Undisputed II:Last Man Standing (2006) * * *

Cast:Michael Jai White, Scott Adkins, Ben Cross, Eli Danker, Ken Lerner, Mark Ivanir
Directed by Isaac Florentine

Jai White (In for Ving Rhames) returns as boxing champion Iceman framed for a bum rap involving cocaine, who  must learn the ropes in a European prison where he must learn a new style of martial arts to stand a chance against current champ Uri Boyka (Adkins) in a satisfying kung fu prison yard that works because of the excellent action and fast pace. The plot is sort of contrived and the whole premise has been done to death (basically Death Warrant meets Lionheart) but in terms of prison action this might be the best direct to DVD release ever to use such sturdy premise. There are of course some flaws, mainly involving junkie Cross who figures in a way to set up two fight sequences between White and Adkins. Another thing that doesn’t work is the whole Cool Hand Luke unity among the prisoners when White refuses to fight, a plot thread that goes nowhere as it is dropped in favor of the martial arts action (which isn’t necessarily bad thing) Undisputed II then is a movie that impresses solely for the action element, I mean the acting, production values and story are all what you would expect but due to the fast pace and the excellent fight sequences which are so spectactular that it makes up for any of the story’s shortcomings, Undisputed II then works very well for fans of kung fu flicks, who will no doubt eat this up.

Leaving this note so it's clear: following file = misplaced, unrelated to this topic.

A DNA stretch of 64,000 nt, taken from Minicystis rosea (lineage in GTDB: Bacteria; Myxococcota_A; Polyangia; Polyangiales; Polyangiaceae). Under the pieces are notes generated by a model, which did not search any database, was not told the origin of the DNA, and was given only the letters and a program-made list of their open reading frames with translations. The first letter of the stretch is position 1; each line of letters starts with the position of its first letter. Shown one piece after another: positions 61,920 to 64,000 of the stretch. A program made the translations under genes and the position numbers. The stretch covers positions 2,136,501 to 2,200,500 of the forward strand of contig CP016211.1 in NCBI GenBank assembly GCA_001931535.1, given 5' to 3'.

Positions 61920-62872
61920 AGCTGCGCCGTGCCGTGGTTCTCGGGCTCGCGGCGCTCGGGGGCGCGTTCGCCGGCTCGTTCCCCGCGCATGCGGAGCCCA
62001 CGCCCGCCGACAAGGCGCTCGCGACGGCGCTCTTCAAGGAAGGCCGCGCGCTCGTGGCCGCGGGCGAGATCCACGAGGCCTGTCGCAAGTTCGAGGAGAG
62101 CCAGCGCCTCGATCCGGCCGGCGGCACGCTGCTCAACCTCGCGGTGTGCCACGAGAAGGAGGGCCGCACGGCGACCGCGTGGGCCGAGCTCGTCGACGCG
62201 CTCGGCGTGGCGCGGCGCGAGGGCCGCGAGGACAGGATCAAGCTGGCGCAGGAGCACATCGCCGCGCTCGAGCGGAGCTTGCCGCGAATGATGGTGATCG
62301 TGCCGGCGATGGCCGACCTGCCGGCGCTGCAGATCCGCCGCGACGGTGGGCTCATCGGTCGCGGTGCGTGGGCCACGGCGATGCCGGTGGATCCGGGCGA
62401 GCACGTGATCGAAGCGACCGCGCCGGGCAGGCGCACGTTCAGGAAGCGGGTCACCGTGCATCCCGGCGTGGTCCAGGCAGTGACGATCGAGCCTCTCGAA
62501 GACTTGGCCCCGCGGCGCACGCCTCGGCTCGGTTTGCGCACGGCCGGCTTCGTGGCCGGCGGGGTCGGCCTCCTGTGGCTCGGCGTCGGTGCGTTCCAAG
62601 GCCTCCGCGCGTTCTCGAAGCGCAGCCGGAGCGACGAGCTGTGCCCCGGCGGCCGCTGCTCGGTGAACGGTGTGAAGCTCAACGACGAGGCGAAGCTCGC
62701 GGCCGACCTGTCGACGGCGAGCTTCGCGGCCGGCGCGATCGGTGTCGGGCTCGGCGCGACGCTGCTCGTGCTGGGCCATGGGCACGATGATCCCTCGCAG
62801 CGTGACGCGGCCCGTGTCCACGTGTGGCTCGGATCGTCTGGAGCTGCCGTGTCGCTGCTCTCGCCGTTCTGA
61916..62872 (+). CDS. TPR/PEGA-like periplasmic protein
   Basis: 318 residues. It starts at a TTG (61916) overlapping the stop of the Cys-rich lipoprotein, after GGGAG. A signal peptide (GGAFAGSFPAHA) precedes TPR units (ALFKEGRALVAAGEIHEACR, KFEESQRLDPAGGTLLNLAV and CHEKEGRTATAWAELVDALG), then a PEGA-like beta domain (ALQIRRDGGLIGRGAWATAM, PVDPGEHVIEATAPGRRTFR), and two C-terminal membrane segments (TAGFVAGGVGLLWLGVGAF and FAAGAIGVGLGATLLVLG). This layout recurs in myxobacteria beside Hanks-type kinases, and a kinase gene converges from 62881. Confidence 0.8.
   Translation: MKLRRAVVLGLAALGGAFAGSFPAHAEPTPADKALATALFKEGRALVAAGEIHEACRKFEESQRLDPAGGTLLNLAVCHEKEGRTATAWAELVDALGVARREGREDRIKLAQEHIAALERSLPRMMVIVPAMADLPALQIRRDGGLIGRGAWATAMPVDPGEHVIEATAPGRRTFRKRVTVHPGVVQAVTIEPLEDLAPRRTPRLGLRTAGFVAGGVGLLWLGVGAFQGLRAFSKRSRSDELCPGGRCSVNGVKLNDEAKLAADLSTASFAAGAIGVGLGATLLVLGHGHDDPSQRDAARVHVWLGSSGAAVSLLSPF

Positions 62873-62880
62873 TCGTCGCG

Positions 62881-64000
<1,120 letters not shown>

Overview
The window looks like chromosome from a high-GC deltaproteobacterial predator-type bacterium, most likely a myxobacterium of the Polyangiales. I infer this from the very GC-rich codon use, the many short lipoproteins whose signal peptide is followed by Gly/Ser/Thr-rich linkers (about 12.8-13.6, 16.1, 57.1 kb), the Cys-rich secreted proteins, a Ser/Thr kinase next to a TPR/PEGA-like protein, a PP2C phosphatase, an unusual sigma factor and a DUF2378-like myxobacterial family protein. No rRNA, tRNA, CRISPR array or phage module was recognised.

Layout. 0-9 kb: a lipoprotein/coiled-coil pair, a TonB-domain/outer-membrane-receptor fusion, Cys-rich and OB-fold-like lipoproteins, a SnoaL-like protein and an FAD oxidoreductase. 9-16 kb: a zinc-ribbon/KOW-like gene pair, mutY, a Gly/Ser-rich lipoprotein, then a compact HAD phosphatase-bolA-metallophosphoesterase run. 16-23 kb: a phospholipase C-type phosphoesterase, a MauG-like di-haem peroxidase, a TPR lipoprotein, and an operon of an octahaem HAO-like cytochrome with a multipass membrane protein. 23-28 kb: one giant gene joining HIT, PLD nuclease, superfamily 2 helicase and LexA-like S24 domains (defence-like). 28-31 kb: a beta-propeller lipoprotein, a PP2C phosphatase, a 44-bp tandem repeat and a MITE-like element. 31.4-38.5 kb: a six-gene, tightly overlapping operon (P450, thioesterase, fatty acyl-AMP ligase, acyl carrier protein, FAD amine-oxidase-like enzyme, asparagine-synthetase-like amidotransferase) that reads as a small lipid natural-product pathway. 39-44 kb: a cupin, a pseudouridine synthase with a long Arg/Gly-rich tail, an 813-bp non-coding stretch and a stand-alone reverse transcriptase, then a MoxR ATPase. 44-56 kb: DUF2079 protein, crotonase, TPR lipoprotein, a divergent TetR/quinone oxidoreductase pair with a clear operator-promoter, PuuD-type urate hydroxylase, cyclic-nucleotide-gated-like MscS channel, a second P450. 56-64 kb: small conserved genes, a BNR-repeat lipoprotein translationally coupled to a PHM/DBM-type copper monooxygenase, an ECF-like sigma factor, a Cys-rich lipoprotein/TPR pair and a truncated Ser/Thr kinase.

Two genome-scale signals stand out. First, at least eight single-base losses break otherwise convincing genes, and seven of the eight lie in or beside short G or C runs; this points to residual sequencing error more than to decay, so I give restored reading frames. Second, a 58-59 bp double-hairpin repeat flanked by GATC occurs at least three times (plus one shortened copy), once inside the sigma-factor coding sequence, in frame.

Undisputed III:Redemption (2010)
* * *

Cast: Scott Adkins, Mykel Shannon Jenkins, Mark Ivanir, Marko Zaror